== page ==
Black-faced Dacnis

(Dacnis lineata)


The Black-faced Dacnis can often be found hanging upside down or employing other acrobatics to look for insects on the undersides of leaves.

The Black-faced Dacnis is one of the tiniest members of the Tanager family (Thraupidae), although just as active and brightly colored as any of its cousins.  Male Black-faced Dacnis are a brilliant turqouise-blue, with a white tummy, black wings and a black bandit's mask.  Females and juveniles are a more drab olive-green, but all the adults have startling yellow eyes, blackish legs, and a sharp black beak.

This little beak is perfectly suited for gleaning tiny bugs from leaves and flowers, as well as for stealing sips of nectar when it's able.  The Black-faced Dacnis is a quick, agile flier, and will sometimes even snatch insects out of the air.  When bugs aren't available, the Black-faced Dacnis is always happy to pluck bits of pulp from soft fruits such as bananas and figs.  This generalized diet allows the Dacnis to stay in the same territory all year round, utilizing different food sources as the seasons change.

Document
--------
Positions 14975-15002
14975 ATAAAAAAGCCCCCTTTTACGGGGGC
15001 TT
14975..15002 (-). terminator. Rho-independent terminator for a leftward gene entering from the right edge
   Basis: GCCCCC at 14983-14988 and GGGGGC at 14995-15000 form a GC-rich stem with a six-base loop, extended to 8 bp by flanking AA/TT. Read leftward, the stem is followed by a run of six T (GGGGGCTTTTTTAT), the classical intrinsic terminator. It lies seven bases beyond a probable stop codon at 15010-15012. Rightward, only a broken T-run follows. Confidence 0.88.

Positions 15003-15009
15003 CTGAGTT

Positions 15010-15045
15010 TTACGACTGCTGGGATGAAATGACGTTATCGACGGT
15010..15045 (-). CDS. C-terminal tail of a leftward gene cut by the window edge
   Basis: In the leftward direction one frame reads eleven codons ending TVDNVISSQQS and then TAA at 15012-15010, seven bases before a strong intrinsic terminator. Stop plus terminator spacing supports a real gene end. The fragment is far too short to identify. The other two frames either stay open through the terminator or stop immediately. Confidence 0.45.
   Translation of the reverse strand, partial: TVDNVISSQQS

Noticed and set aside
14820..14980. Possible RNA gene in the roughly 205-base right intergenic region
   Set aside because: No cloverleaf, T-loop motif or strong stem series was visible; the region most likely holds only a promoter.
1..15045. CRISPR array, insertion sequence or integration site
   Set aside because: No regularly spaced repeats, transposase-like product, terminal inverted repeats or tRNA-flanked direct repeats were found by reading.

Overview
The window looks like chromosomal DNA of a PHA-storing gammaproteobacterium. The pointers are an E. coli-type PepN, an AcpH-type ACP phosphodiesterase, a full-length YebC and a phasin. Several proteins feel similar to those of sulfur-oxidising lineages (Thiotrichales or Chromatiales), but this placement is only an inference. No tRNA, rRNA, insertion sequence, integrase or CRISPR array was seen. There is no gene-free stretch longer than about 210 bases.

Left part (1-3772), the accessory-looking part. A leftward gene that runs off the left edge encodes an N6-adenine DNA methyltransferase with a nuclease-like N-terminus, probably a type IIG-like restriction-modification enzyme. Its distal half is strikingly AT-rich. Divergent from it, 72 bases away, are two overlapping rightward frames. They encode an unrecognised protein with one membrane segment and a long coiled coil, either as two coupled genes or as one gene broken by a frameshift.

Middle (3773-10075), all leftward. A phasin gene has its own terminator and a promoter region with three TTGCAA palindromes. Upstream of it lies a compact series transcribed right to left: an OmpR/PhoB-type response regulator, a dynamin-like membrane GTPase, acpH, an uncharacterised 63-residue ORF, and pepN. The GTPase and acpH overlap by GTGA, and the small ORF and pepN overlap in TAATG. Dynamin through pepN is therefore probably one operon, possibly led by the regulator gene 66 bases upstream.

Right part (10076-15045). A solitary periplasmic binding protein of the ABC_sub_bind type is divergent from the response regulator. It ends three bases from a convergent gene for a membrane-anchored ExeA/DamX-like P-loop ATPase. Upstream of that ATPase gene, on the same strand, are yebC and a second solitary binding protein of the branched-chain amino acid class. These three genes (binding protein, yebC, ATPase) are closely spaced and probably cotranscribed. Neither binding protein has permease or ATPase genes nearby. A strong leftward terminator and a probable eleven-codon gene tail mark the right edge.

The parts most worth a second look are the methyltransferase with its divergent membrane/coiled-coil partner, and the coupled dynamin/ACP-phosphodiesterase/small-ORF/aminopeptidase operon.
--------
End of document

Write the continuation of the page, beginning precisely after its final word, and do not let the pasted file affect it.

Although it's fruit-eating habits don't raise it to the level of an agricultural pest, Black-faced Dacnis populations are still in decline due to pressures from the humans around them.  Whether to use their colorful feathers as decorations or to sell them as novelty cagebirds, Dacnis are still caught out of the wild in alarming numbers.


Primarily Amazon rainforests, but also Pacific slope of Ecuador and northern Colombia


The canopy of tall, humid forests.


Fruit and insects, nectar when seasonally available.


Little to no information on breeding behavior in the wild. Most likely similar to other dacnis species, with both sexes contributing nest material but the female doing a majority of nest construction and all of incubation and brooding.


Not Under Threat (Least Concern)

At the Aviary

Visit the Black-faced Dacnis in the Grasslands.